Configuring EIGRP on a Cisco Router

EIGRP (Enhanced Inter-Gateway Routing Protocol) is one of the fastest most reliable routing protocols available today, but it’s drawback is that it’s a Cisco proprietary protocol which means you either need a network that is running 100% Cisco, or have devices that support EIGRP in your network.


EIGRP is a classless routing protocol so subnetmask values are sent in the update and it does support CIDR.

EIGRP does not send periodic updates and is designed to only send updates when something has changed or a new route has been added, it informs only routers that require the information about the change instead of flooding the entire network and only the change is sent to the routers not the entire routing table.


EIGRP is also able to load balance traffic over 6 different paths but it’s configured for 4 by default. It is also capable of doing unequal cost load balancing allowing it to send packets in proportional amounts to the bandwidth of the link. Unequal load balancing is not a default setting and needs to be configured using the Variance command.


Although EIGRP is often considered a distance vector protocol, it has a lot of the features of a link-state protocol and technically falls under a Hybrid protocol classification. It’s metric value is derived from 5 different aspects.


  1. Bandwidth-Minimum bandwidth on the route, in kilobits per second.
  2. Delay-Route delay, in tens of microseconds.
  3. Reliability-Likelihood of successful packet transmission, expressed as an integer from 0 to 255.
  4. Loading-Effective bandwidth of path.
  5. MTU-Minimum MTU in path, expressed in bytes.


EIGRP takes each of the above values and runs them though the following formula to calculate the total metric value.

metric = [k1 x bandwidth + (k2 x bandwidth) / (256 – load) + k3 x delay]

If k5 does not equal 0 (default value), an additional calculation is done

metric = metric x (k5/(reliability + k4))


The default K values are k1 = k3 = 1 and k2 = k4 = k5 = 0.


NOTE: If the default values have not been changed the metric = bandwidth + delay.


EIGRP sends updates to routers that belong to the same A.S (Autonomous System) number, which can be looked at as a group number. If routers do not belong to the same group number (A.S) they will not share information with each other.


EIGRP by default does network summarization, this means that when the network crosses a network boundary the route will be summarized to its full class. In our network (Diagram below), we have a router named ‘AOIP.ORG’ which has an IP address of The rest of the network is running on a 10.0.x.x/24 range, and EIGRP sees them as 2 network boundaries by default ( and, when an update crosses either of those boundaries EIGRP will summarize the route into the full class. This default behaviour can be changed using the ‘no auto-summary’ command. The live demo below illustrates this issue.


In the live demo, I have done the following configuration


AOIP.ORG# ping                                                                              

(ping is unsuccessful)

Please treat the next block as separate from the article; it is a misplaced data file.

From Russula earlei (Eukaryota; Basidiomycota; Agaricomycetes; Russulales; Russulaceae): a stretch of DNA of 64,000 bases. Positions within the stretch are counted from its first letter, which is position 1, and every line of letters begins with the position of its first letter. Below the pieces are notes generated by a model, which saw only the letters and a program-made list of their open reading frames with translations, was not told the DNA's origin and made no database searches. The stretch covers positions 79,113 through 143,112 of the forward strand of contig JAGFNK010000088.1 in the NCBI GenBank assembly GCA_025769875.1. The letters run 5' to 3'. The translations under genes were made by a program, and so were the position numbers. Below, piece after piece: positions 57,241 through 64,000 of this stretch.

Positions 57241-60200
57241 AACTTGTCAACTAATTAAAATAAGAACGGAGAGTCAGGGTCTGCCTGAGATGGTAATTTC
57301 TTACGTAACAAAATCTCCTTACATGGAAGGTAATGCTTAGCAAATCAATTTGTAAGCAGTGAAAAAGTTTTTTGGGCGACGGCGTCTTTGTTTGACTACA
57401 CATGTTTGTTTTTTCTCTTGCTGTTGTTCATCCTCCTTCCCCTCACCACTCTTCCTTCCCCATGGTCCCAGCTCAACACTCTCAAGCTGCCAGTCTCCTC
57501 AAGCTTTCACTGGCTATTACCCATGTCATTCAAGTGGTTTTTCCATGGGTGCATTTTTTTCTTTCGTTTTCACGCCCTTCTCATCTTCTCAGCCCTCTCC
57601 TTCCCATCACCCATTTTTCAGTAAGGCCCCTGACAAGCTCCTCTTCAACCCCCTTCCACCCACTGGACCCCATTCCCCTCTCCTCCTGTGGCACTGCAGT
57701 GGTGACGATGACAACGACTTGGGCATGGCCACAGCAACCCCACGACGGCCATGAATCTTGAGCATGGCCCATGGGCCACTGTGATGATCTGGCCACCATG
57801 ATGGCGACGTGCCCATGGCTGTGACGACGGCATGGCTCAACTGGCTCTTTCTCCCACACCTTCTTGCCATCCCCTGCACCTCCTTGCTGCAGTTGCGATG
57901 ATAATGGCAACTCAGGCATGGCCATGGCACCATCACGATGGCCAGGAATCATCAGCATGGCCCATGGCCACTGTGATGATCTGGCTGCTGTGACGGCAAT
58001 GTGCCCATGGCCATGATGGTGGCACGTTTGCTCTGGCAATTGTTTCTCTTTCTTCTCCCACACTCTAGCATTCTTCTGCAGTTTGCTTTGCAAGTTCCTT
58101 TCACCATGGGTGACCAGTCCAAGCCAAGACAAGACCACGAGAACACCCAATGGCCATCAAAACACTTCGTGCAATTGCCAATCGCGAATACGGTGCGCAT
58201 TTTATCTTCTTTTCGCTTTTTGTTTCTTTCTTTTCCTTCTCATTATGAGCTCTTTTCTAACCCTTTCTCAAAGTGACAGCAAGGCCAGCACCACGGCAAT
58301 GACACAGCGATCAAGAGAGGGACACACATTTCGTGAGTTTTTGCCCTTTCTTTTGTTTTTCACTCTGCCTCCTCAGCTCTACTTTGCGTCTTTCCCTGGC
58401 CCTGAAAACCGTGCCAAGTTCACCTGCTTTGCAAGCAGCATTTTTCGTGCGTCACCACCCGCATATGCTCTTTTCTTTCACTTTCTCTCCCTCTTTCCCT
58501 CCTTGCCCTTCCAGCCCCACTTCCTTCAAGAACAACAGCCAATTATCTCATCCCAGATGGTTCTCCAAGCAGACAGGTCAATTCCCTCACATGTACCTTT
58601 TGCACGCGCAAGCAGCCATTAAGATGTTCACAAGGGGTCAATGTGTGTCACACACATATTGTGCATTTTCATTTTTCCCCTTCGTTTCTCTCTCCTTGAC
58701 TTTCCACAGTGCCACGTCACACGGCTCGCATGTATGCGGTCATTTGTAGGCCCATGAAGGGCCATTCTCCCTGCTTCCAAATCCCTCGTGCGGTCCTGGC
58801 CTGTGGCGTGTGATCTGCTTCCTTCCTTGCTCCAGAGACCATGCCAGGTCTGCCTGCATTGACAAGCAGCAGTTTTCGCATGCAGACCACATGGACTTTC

AOIP.ORG# show ip route                                                                                  

(no route exists for the network

AOIP.ORG# conf t                                                                                            

(enter global configuration)

AOIP.ORG(config)# router eigrp 100                                                       

(enable EIGRP with A.S number 100)

AOIP.ORG(config-router)# network             

(specifies which interface will send and receive updates, Wildcard mask is used by EIGRP. In this example any interface that has an IP address that starts with 192.168.1 will participate in EIGRP updates)

AOIP.ORG(config-router)# exit

AOIP.ORG(config)# exit

AOIP.ORG# show ip route                                                                                  

(The updated routing table now has a value of ‘D’ for the EIGRP entry, you will notice it is summarized as as R1 is on the network boundary)

AOIP.ORG# ping                                                                              

(Confirmation that ping now works)

AOIP.ORG# telnet                                                                   

(telnet into R1 to disable Auto-Summary)

R1# conf t

R1(config)# router eigrp 100                                                                       

(Entering EIGRP AS 100 configuration)

R1(config-router)# no auto-summary                                                                         

(Disabling Auto-Summary)

R1(config-router)# exit

R1(config)# exit

R1# exit

AOIP.ORG# show ip route                                                                                  

(3 routes,, and now exist)




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2 thoughts on “Configuring EIGRP on a Cisco Router

  1. Great Arcticle! I was wondering if I would be able to see the EIGRP configuration on R1? Are you just distributing connected routes or is there more configuration?

  2. Hi Rick,

    The configuration on R1 at the start of the live demo above, would look like this…

    R1# conf t
    R1 (config)# router eigrp 100
    R1 (config-router)# network
    R1 (config-router)# network 192.168.1

    So yes, it’s just connected networks that I’ve included in the above configuration.

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